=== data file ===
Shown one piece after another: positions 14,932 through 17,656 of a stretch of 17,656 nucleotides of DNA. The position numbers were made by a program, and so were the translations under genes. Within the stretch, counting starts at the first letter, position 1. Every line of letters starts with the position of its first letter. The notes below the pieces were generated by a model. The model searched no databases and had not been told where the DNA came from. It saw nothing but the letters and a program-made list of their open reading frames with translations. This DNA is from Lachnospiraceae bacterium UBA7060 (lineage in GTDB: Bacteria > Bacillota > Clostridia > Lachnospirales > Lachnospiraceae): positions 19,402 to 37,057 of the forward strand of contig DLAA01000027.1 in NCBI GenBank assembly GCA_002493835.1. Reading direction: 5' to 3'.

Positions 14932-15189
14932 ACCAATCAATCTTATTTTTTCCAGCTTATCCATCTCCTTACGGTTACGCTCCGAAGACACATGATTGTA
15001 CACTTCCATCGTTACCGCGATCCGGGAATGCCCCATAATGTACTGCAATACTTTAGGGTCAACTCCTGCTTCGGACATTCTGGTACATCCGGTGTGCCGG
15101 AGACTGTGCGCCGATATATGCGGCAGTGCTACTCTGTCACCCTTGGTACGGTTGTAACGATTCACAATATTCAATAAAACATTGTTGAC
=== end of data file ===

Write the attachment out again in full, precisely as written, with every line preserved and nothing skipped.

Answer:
Shown one piece after another: positions 14,932 through 17,656 of a stretch of 17,656 nucleotides of DNA. The position numbers were made by a program, and so were the translations under genes. Within the stretch, counting starts at the first letter, position 1. Every line of letters starts with the position of its first letter. The notes below the pieces were generated by a model. The model searched no databases and had not been told where the DNA came from. It saw nothing but the letters and a program-made list of their open reading frames with translations. This DNA is from Lachnospiraceae bacterium UBA7060 (lineage in GTDB: Bacteria > Bacillota > Clostridia > Lachnospirales > Lachnospiraceae): positions 19,402 to 37,057 of the forward strand of contig DLAA01000027.1 in NCBI GenBank assembly GCA_002493835.1. Reading direction: 5' to 3'.

Positions 14932-15189
14932 ACCAATCAATCTTATTTTTTCCAGCTTATCCATCTCCTTACGGTTACGCTCCGAAGACACATGATTGTA
15001 CACTTCCATCGTTACCGCGATCCGGGAATGCCCCATAATGTACTGCAATACTTTAGGGTCAACTCCTGCTTCGGACATTCTGGTACATCCGGTGTGCCGG
15101 AGACTGTGCGCCGATATATGCGGCAGTGCTACTCTGTCACCCTTGGTACGGTTGTAACGATTCACAATATTCAATAAAACATTGTTGAC